Just don’t lie down and no child will come.
It’s Ottawa in the 1920s, pre-legalized birth control. Sophie, a young working-class girl, falls madly in love with and marries a stable-hand named Jonny. After two difficult childbirths, doctors tell Sophie she shouldn’t have any more children, but don’t tell her how to prevent it. When Sophie inevitably becomes pregnant again, she faces a grim dilemma.
In an unflinching look at love, sex, and fertility, and inspired by real stories of mothers during the Canadian birth-control movement of the early twentieth century, one of Canada’s most celebrated playwrights vividly recreates a couple’s struggles with reproduction.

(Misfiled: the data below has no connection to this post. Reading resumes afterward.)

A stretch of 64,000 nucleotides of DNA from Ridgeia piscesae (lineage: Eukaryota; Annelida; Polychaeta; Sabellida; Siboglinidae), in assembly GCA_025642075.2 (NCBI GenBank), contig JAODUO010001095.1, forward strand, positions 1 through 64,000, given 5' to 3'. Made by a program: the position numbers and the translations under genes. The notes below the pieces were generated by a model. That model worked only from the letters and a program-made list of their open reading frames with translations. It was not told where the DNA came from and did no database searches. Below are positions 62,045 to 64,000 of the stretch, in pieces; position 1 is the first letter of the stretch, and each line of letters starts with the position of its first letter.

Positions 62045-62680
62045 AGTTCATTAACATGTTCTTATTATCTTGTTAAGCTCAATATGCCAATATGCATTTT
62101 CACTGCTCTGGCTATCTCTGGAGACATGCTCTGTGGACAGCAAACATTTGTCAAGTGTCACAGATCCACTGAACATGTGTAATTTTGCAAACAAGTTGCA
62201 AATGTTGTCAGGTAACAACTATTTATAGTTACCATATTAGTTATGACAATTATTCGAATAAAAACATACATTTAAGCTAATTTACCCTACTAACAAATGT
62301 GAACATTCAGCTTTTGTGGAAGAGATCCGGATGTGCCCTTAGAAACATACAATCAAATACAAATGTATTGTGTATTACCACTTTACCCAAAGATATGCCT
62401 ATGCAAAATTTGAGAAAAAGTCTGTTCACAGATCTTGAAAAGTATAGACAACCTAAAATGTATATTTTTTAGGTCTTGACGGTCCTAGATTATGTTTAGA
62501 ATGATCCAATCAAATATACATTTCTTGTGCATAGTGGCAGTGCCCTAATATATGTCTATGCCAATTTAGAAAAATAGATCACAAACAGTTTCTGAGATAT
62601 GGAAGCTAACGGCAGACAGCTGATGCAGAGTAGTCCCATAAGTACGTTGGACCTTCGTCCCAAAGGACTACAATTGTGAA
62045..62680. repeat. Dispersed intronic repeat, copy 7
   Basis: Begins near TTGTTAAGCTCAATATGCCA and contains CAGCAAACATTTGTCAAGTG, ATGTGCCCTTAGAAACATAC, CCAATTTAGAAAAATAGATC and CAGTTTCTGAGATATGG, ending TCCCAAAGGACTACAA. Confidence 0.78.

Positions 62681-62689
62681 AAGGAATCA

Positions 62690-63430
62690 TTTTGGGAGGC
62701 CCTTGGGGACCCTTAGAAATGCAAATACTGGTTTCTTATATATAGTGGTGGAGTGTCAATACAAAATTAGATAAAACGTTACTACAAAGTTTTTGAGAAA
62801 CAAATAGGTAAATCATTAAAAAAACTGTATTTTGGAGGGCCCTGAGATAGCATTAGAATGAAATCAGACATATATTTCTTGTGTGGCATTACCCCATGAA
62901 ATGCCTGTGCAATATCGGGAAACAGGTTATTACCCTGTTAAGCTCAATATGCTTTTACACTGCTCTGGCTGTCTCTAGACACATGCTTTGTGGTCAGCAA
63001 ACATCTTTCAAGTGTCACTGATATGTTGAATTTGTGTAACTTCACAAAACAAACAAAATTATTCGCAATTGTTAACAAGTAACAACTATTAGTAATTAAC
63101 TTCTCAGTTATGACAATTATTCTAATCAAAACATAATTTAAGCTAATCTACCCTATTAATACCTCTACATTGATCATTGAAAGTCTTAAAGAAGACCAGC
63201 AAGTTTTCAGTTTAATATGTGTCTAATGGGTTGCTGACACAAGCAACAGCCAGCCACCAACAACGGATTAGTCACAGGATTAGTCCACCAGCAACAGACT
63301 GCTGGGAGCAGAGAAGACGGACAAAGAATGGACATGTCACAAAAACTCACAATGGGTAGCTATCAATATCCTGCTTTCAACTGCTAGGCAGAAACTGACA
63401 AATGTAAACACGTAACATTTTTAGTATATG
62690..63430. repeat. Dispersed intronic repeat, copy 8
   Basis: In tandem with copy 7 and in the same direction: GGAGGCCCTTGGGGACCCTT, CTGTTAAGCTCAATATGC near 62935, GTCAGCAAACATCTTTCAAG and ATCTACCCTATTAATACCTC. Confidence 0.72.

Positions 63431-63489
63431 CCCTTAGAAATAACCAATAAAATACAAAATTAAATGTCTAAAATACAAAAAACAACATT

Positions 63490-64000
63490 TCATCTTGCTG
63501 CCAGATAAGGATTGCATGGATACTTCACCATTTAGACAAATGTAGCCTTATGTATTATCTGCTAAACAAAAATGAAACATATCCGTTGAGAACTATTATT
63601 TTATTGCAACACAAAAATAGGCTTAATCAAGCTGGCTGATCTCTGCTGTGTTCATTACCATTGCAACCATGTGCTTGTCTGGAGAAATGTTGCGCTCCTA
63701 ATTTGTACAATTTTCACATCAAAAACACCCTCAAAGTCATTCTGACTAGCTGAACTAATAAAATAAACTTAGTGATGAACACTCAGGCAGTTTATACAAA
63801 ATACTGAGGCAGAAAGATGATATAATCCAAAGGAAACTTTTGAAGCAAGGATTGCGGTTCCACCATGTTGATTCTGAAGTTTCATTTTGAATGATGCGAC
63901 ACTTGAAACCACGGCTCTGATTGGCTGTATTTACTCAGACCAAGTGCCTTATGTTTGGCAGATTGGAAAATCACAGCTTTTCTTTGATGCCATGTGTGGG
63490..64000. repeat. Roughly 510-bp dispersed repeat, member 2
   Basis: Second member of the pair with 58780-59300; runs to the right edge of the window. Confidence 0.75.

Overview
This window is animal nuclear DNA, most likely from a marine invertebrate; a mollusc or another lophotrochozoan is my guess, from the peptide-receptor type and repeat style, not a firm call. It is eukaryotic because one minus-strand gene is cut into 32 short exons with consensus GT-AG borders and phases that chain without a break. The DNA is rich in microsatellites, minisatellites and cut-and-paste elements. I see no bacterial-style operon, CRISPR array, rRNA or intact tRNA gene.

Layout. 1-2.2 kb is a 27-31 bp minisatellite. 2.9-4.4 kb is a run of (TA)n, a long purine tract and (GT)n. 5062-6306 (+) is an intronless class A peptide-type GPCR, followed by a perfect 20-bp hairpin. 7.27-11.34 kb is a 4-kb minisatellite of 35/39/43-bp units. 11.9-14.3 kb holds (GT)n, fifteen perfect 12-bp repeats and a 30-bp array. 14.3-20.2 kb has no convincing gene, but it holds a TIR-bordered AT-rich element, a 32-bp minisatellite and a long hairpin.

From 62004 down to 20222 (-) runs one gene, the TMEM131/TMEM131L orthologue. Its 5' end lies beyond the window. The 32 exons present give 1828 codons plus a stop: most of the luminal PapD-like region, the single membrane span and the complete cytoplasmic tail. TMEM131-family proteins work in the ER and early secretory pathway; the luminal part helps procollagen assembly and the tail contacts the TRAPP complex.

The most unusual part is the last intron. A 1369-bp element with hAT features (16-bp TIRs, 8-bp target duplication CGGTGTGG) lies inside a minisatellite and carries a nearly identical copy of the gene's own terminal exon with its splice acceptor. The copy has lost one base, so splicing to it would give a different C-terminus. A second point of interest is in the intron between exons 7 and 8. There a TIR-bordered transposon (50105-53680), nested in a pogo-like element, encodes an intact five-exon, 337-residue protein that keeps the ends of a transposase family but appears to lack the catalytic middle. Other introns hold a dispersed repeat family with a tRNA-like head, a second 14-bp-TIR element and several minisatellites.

“The play adds to necessary, current conversations around representation of women, gender inequity and female sexuality.”
“Brace yourself for a heart-wrenching experience that will provoke tears and laughter.”
“By giving the women of the 1920s a voice, Moscovitch has given many contemporary women a voice as well. What a Young Wife Ought to Know is more than a compelling history lesson, it is an opportunity to contemplate the state of sexual health and freedom in our society today… 3 ½ stars (out of 4)”